On Saturday, ARCH Hospice held their annual Dragonfly Day event at the Sault Ste. Marie Locks and several people whose lives have been touched by the end-of-life care facility were present.
One of those people was Sally Toivonen, whose husband Allan Toivonen spent his last days at ARCH last year before passing away on July 3, 2016.
At Dragonfly Day, Sally shared her story with SooToday along with an intimate video of Allan’s former group, the Northland Barbershop Chorus, performing for him during his final days.
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Allan was diagnosed with a terrible cancer, Mesothelioma. We were very hopeful that things would do a turnaround but unfortunately at the end of June we found out that he only had a couple of days left. They worked frantically to get him into ARCH. ARCH is only a ten-bed unit and space is definitely a commodity and we were so blessed that they were able to fit Allan in.
I remember being with Allan in the ambulance as we went over. It was a beautiful sunny day. It was really bittersweet because as we were driving down Great Northern Road and I’m looking and thinking this is the last time my husband is going to see all of this. He was sitting upright in the ambulance so he could see everything and then we pulled down onto the ARCH road and into the driveway. It was like a breath of fresh air. There was all this greenery, the flowers were out. It was just so peaceful and so relaxing.
It was totally different from the sterile environment of the hustle and bustle of a very noisy busy hospital. I love the Sault Area Hospital — we are fortunate to have this new place — but when you are with a person who is on the last leg of life, you want peace, you want serenity, and you want privacy. You don’t get that in a sterile hospital environment. Also, you don’t get the care that you do when you walk into ARCH.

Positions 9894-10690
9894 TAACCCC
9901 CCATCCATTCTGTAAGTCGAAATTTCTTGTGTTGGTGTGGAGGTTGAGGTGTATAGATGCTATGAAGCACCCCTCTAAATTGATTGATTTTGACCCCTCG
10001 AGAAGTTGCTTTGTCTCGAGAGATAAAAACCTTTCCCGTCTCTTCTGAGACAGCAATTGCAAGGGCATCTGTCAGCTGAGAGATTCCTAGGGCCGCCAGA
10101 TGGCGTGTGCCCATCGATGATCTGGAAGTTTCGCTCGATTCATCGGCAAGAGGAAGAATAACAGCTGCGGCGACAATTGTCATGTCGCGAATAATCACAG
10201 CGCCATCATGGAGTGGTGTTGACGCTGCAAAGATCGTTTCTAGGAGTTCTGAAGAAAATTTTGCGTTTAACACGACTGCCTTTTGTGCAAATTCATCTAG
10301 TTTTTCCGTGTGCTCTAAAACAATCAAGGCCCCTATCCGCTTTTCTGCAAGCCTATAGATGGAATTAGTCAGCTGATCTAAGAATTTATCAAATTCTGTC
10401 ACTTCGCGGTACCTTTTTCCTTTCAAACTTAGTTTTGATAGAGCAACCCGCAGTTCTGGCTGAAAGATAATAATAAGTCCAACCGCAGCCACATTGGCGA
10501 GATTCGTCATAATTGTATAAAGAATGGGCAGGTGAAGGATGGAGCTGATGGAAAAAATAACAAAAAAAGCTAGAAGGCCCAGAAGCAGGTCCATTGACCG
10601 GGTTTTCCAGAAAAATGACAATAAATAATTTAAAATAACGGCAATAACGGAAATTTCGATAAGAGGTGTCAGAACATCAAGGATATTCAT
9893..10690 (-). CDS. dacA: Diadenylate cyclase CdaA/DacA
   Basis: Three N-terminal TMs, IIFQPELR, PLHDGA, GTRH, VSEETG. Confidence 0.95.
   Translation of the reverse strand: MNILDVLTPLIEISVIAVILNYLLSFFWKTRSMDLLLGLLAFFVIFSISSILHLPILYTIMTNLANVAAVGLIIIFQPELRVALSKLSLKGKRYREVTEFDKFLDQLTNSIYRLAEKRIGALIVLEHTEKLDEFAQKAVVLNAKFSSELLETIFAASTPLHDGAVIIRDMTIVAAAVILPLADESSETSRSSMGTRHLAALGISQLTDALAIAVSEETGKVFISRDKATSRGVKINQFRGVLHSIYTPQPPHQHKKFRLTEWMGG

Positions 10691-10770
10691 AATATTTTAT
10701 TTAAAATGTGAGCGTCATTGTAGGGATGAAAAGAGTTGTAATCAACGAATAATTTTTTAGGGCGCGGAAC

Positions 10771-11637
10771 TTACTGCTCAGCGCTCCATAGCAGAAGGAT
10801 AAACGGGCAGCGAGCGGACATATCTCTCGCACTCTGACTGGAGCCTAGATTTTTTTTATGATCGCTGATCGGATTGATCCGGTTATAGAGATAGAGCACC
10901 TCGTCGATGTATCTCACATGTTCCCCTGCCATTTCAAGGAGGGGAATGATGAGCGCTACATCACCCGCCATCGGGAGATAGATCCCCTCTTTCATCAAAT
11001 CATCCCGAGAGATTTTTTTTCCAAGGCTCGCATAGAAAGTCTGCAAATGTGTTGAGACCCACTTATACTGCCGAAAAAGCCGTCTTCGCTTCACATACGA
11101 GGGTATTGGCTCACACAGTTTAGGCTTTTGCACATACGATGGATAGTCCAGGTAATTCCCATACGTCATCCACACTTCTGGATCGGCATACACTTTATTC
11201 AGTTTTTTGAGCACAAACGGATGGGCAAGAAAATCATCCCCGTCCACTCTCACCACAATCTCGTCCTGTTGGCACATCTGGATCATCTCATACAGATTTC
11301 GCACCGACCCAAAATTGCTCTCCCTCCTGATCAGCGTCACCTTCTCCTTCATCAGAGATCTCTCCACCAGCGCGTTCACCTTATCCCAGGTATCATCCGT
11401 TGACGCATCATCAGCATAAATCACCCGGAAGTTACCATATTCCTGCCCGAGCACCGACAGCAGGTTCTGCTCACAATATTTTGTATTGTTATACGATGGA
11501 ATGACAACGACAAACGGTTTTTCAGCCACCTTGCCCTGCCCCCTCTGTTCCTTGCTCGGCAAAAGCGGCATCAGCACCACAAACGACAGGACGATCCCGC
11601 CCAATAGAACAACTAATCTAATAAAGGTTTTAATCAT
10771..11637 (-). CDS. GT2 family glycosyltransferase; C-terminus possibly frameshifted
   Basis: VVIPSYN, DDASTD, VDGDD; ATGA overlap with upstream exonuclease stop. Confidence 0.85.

Yes, Allan was the patient but he wasn’t the only one that ARCH focused on. The staff immediately embraced all our family. All of Allan’s brothers flew in from different parts of Canada and the first thing they did was feed us all.
For me, who was the caregiver for Allan for three months, I remember having my very first breakfast and it was prepared by Eric the chef. He said ‘Sally, I’m here to cook for you and look after you because you need to be strong to look after your husband.’ You don’t get that at a hospital.
Allan was barbershopper — he sang with the Northland Barbershop Chorus for twenty years. He’s the guy that dressed them all in their suits and white tuxedos. My basement was always full with all the barbershop stuff.
I asked Allan if it would be okay if the barbershoppers came and sang to him. That was his wish. Three days before he passed away the barbershoppers came and did a concert in the backyard of ARCH. The staff wheeled Allan out, and he got to see all his buddies. It was the hardest concert those men had ever done in their life but it was so welcoming and so cherished by my husband. That’s the other thing ARCH does, they try to grant every dream a person has. They try to make their final days as a reality and as peaceful and as full of all those things that people want. They actually do grant wishes and Allan’s wish was to grant the gift of music.
It was kind of neat because not only did they sing to my husband but all the other residents in the hospice got to take part and listen to the music as well. There is not enough in my lifetime to repay this beautiful hospice and staff for all of what they gave us. They let my husband die in dignity and peace and he was surrounded by the love of all the people that he knew. I can never, ever, pay that back. You can’t put a price on that.
I want everyone else going through that terrible time to have that serenity. If I can come out and support events like this and get that message out to the community about how wonderful our hospice is then I am in part carrying on Allan’s legacy. That’s what I have to do.
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Here is a video for Northland Barbershop Chorus performing Sally and Allan's wedding song, 'It's a Wonderful World' at ARCH Hospice last summer.
ARCH’s Dragonfly Day event coincided with the Lock’s Big Picnic and the Queen Street Cruise and at the event were children’s activities, charity karaoke, and the RBC Hike For Hospice charity walk.
Overall around $30,000 dollars was raised said fund development manager Lee Rendell.
(Toivonen’s words edited for length and clarity.)